Win a copy of Machine Learning with R: Expert techniques for predictive modeling this week in the Artificial Intelligence and Machine Learning forum!
  • Post Reply Bookmark Topic Watch Topic
  • New Topic
programming forums Java Mobile Certification Databases Caching Books Engineering Micro Controllers OS Languages Paradigms IDEs Build Tools Frameworks Application Servers Open Source This Site Careers Other all forums
this forum made possible by our volunteer staff, including ...
Marshals:
  • Campbell Ritchie
  • Liutauras Vilda
  • Junilu Lacar
  • Jeanne Boyarsky
  • Bear Bibeault
Sheriffs:
  • Knute Snortum
  • Tim Cooke
  • Devaka Cooray
Saloon Keepers:
  • Ron McLeod
  • Stephan van Hulst
  • Tim Moores
  • Tim Holloway
  • Carey Brown
Bartenders:
  • Piet Souris
  • Frits Walraven
  • Ganesh Patekar

exception and the return value of a method

 
Greenhorn
Posts: 1
  • Mark post as helpful
  • send pies
  • Quote
  • Report post to moderator
I am a little surprised why Java allows this. See the following code snippet



This method compiles fine. So this method promised to return an int value, but it will never do because of the exception thrown. It is impossible to add more code after the throw statement, since that would be unreachable. At the same time, a return before the throw statement would cause the throw statement unreachable. I understand that if we put the throw statement inside a if statement and check some conditions, we can return an int and not always throw the exception.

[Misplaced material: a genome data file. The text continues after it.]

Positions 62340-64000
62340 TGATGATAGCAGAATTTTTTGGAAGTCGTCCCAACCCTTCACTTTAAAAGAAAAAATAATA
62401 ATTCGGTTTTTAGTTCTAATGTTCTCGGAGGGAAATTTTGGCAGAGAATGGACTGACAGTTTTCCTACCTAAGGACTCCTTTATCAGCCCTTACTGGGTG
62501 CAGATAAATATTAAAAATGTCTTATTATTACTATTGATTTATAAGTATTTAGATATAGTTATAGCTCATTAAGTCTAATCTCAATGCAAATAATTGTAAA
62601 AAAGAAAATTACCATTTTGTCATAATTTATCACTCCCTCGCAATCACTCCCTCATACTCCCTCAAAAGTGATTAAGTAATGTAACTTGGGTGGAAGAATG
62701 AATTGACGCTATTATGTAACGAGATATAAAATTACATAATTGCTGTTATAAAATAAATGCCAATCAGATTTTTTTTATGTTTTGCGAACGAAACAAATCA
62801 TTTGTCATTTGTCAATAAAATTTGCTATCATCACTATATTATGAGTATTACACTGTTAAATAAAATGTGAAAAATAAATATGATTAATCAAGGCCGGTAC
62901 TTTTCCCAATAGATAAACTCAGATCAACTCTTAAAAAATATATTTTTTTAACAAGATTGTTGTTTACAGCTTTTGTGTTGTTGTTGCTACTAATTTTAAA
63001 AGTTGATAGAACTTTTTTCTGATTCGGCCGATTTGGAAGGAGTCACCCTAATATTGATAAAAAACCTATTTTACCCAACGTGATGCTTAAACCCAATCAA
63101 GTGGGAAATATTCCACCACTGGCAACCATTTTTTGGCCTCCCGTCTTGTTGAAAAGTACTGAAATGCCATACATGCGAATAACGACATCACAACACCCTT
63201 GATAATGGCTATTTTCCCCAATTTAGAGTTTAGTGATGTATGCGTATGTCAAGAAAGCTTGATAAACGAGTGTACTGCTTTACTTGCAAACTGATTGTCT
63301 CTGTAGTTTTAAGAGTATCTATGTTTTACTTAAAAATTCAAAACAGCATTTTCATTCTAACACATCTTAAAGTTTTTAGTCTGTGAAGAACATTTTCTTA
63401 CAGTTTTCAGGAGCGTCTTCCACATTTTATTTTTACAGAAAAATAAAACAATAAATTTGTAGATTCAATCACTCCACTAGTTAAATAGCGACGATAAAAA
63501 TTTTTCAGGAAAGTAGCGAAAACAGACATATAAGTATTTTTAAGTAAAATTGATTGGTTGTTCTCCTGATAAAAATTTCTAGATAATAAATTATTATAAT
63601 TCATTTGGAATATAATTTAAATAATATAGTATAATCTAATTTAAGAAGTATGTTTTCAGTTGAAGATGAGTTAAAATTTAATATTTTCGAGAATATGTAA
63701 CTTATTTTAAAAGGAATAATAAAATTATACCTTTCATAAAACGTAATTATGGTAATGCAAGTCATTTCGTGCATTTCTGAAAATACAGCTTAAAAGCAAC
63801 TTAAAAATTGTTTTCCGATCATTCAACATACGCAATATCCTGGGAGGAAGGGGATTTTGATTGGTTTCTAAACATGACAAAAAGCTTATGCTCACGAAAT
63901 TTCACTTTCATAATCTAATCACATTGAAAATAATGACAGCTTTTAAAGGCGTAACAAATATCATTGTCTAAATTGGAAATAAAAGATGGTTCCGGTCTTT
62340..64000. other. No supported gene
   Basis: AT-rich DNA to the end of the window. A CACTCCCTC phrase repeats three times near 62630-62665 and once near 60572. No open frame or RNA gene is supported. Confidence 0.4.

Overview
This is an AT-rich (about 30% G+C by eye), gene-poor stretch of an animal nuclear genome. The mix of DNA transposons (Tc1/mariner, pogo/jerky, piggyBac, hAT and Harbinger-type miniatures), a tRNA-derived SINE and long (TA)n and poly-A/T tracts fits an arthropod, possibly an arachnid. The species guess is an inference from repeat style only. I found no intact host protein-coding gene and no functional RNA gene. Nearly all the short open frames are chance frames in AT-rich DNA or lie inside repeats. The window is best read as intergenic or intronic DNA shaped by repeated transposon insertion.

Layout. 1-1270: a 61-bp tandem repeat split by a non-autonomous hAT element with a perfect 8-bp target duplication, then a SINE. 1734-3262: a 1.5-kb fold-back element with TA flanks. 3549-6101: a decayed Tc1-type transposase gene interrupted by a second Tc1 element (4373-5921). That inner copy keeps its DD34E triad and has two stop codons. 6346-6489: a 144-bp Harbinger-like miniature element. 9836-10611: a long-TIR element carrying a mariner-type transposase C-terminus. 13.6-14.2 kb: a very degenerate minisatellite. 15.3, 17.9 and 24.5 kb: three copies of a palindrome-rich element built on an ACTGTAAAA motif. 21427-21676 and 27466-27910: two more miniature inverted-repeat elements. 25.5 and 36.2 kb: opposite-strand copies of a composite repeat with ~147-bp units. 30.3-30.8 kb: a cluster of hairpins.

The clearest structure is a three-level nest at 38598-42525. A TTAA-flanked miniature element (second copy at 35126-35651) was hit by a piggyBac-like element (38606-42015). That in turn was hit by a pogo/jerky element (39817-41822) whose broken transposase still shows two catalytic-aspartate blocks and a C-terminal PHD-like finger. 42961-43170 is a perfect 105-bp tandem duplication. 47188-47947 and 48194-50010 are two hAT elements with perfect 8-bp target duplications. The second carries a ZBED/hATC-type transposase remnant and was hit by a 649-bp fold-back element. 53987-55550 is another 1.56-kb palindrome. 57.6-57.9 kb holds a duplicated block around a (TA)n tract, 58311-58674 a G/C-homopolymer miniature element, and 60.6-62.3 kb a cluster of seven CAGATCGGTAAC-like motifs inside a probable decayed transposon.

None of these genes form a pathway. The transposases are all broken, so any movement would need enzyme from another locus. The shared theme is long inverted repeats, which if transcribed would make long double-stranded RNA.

I am surprised that the compiler didn't ask me to change the int to a void. So the compiler will not check the return type if the method can be determined at compile time to end abruptly?
 
Sheriff
Posts: 24654
58
Eclipse IDE Firefox Browser MySQL Database
  • Likes 1
  • Mark post as helpful
  • send pies
  • Quote
  • Report post to moderator
Welcome to the Ranch!

That method promises to either return an int value or throw an Exception. (But not both, obviously.) So it would be quite wrong for the compiler to complain about the absence of a return statement, since throwing Exception is part of the method's specification.

Normally the compiler doesn't do a lot of examining the code to see what it does, but this is one place where it does examine the code. In particular it looks at every possible path of execution, through all of the if-else statements and switch-case statements and all that. For this particular method, every possible path of execution must either return an int value or throw an Exception for the method to be accepted by the compiler. And as you can see, that rule is satisfied by the code you posted.
 
I'm a lumberjack and I'm okay, I sleep all night and work all day. Lumberjack ad:
Java file APIs (DOC, XLS, PDF, and many more)
https://products.aspose.com/total/java
  • Post Reply Bookmark Topic Watch Topic
  • New Topic
Boost this thread!